Keeping students and staff safe is a priority that’s been at the forefront of everyone’s minds lately. From preventing tragedy like school shootings or suicides to responding to medical and personal emergencies, exhibitors at the National Conference on Education in San Antonio this year are showcasing products and services to bring ease to school districts.
Those service and product providers expected to see plenty of traffic during the two days of the exhibit hall.
“Any safety issue typically stems from some type of trauma,” said Parkhill Mays, CEO and co-founder of STOPit Solutions, one of several dozen booths addressing health and safety needs at the 2023 conference.
The company offers a platform with features such as an anonymous reporting system, threat assessment training, a 911-direct panic alert system and more. Crisis response notification systems are a common product available to school districts.
Another exhibitor, Rave Mobile Safety, founded over 17 years ago, showed off a silent panic button in a phone application that connects districts with first responders and emergency services. The device allows teachers to input their status and notes about what’s going on in their classrooms and sends constant updates to the necessary teams within the school district.
Though school shootings often are more publicized than other incidents, Anthony Piccoli, a team lead and local K-12 account executive for Rave, said about 95 percent of activations of their system are medical emergencies.
Another system on display, CENTEGIX, uses physical badges for all school staff to wear. Rather than relying on WiFi or cell phone data, the badges use low-data Bluetooth to find the wearer's precise location when the button is pressed.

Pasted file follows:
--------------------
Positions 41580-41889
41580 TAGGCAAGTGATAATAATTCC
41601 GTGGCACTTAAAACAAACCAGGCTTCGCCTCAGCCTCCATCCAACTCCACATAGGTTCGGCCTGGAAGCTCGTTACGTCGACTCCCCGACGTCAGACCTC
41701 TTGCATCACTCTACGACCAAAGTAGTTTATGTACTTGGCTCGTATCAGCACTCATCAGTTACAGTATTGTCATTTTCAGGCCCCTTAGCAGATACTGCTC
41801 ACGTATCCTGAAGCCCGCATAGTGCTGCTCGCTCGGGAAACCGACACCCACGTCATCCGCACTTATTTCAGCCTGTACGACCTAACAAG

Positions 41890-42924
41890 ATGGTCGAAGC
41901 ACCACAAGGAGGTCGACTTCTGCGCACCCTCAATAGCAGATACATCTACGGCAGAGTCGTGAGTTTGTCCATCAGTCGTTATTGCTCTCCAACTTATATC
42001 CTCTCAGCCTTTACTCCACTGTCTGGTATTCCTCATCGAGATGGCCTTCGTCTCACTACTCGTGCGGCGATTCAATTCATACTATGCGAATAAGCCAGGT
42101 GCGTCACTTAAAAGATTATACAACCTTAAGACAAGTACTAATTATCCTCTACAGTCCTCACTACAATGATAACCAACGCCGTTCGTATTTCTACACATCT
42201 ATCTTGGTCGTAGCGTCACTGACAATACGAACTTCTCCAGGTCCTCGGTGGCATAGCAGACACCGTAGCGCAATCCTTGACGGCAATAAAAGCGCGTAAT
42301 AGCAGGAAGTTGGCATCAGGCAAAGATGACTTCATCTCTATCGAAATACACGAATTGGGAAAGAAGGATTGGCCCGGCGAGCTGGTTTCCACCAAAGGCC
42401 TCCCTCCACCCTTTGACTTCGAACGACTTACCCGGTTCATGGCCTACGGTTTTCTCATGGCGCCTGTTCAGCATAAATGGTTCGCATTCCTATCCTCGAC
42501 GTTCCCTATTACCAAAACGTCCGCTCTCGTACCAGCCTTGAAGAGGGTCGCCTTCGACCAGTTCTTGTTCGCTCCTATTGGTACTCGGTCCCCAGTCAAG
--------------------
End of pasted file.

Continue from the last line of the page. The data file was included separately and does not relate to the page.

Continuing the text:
The button on the badge has two capabilities: a low-level alert to administrators or necessary staff (such as when dealing with a medical emergency, fight or similar situation) and a lockdown option that triggers a message on the PA system, flashing lights throughout the building and a screen takeover for any school devices.
A key feature of this system, said Regional Vice President Carly Smith, is that it doesn’t interrupt instructional time for the whole building if a day-to-day emergency only applies to one classroom or area.
The Douglas County School System in Douglasville, Ga., uses CENTEGIX as a safety tool on its campuses. Superintendent Trent North, a finalist for this year’s National Superintendent of the Year Award, said the system allows easy communication with law enforcement and the ability for each employee to activate a lockdown.
“[It] increases the likelihood that everyone will be safe, and that’s what I love about CENTEGIX,” said North, who specifically appreciates the system’s tracking of staff's precise location on each mapped-out campus during an emergency.
STOPit Solutions is also promoting its relatively new brand, HELPme, which focuses on the mental health aspect of school safety by providing 24/7 crisis counseling and other resources.
“We’re the eyes and ears on problems that kids have,” added Mays, who said most crises happen outside of school hours.